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Diet pans for athletes are synonymous with high-carbohydrate foods like rice cakes, bread, pasta and bagels, as well as manufactured sports drinks and recovery supplements. This couldn't be much further from the way Palaeolithic people ate, yet many athletes are starting to embrace the Paleo diet. NBA star Steve Nash, former NFL offensive lineman John Welbourne, surfer Kelly Slater and grand slam-winning tennis player Novak Djokivic all supposedly follow Paleo-style diets.
What is Paleo?
The premise of the Paleo diet is simple -- eat how people would have eaten 10,000 years ago. This means basing your diet around meat, fish, fruits, vegetables, nuts and seeds. Grains, processed dairy and beans are all banned, as are alcohol, refined vegetable oils and more obvious items such as candy, junk food and sweetened drinks. While there are certain gray areas, such as some dairy products like grass-fed butter and cream, caffeine and root vegetables, you can't go wrong if you stick to animal and plant products, avoiding anything processed.
Benefits for Athletes
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According to Dr. Loren Cordain, author of the book "The Paleo Diet for Athletes," there are numerous benefits for athletes switching to Paleo eating. In an article for the "Muscle and Fitness" website, Cordain claims that adopting the Paleo diet can improve health markers and boost fat loss. By improving general health, you'll recover quicker between training sessions and games, while fat loss can aid with strength to weight ratio. The high-protein nature of Paleo eating may also be of benefit in helping athletes build strength and repair damaged muscles between workouts.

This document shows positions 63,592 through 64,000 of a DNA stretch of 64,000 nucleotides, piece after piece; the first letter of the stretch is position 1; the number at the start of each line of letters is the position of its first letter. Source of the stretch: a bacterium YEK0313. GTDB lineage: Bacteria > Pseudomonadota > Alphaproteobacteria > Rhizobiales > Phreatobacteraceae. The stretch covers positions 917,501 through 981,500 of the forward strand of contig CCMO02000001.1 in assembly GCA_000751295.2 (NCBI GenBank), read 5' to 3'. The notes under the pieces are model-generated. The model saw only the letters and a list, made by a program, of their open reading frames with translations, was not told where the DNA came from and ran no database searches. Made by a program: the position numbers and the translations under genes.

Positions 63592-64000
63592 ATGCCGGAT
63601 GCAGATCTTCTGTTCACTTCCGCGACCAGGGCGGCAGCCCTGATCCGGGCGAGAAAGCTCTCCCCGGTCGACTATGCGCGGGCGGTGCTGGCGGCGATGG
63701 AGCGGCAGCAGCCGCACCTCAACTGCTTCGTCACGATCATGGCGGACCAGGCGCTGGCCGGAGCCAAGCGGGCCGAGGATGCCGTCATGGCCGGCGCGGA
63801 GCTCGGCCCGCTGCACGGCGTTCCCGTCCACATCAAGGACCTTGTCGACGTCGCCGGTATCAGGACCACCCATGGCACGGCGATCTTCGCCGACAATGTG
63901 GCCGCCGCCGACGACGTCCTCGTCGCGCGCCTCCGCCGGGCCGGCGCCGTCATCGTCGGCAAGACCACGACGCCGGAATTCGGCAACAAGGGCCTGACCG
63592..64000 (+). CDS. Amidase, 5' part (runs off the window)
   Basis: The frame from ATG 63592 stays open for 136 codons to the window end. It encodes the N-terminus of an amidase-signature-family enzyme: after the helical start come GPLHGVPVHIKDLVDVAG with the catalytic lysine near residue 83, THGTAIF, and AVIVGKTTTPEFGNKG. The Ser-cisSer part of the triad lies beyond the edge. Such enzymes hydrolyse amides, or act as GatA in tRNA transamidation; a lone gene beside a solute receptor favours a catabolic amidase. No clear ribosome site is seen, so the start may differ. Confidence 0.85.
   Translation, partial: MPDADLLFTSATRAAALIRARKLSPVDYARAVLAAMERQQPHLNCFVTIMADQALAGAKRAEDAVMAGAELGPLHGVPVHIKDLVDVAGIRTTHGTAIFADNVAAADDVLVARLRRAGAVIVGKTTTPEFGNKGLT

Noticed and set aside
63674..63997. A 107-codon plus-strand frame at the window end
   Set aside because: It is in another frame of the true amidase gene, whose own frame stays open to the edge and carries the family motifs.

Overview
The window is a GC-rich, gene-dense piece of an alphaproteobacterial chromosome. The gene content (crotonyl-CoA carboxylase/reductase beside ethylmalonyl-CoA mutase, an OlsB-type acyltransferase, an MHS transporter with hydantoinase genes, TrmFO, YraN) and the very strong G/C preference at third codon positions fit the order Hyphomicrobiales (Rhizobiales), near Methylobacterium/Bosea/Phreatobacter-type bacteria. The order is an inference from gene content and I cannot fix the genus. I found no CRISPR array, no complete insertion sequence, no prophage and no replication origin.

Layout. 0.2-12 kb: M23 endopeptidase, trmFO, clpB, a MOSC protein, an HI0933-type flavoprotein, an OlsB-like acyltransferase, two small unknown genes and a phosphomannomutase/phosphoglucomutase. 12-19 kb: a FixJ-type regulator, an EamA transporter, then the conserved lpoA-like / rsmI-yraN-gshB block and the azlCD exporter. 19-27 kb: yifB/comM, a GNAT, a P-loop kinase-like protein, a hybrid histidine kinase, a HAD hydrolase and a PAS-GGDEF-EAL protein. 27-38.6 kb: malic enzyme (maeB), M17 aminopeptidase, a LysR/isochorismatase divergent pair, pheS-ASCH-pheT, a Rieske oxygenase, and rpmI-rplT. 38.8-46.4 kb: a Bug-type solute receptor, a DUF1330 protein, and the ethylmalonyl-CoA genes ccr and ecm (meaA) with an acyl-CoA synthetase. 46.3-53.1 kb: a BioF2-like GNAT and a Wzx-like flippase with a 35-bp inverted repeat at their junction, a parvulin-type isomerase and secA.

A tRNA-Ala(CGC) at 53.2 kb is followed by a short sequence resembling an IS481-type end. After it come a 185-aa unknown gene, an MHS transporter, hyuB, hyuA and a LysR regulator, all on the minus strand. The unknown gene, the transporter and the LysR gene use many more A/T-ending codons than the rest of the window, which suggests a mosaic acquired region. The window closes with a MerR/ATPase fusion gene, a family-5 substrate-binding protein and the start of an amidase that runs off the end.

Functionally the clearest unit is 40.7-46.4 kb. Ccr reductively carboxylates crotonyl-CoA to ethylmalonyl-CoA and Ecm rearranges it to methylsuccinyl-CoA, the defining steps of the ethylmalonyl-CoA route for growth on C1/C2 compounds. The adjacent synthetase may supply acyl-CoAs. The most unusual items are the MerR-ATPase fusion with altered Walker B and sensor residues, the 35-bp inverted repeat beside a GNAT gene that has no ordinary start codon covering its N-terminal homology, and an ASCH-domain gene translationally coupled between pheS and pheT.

The Paleo diet isn't classified as a low-carb diet, but according to Cordain, ancient populations only derived around one-third of their calories from plant foods. The restrictions on grains means that you'll eat fewer carbohydrates on a Paleo plan than with a typical Western diet. This goes against the typical recommendations of 50 to 60 percent of total calorie intake coming from carbohydrates to boost athletic performance. Carbohydrates are your body's preferred source of energy when exercising at high intensities, and while you can adapt to using fat for fuel, the transition period in doing so can leave you feeling lethargic and tired.
Planning for Performance on Paleo
If you decide to follow a Paleo plan, you may wish to make a few changes to the typical Paleo-style diet to help increase your performance. Look to include plenty of carbohydrates from Paleo-approved sources such as fruits and vegetables. You may need to bend the rules a little and include some gray-area foods like sweet and white potatoes or other root vegetables to help get your carbs in too. If your sport is particularly physically demanding and burns a high number of calories, you'll also need plenty of calorie-dense foods like nuts, avocado, coconut, eggs and oily fish such as mackerel and salmon to replenish those you've burnt. Include a high-carb pre and post-training snack such as dried fruit and mixed nuts, a fruit salad or squash roasted in olive or coconut oil.
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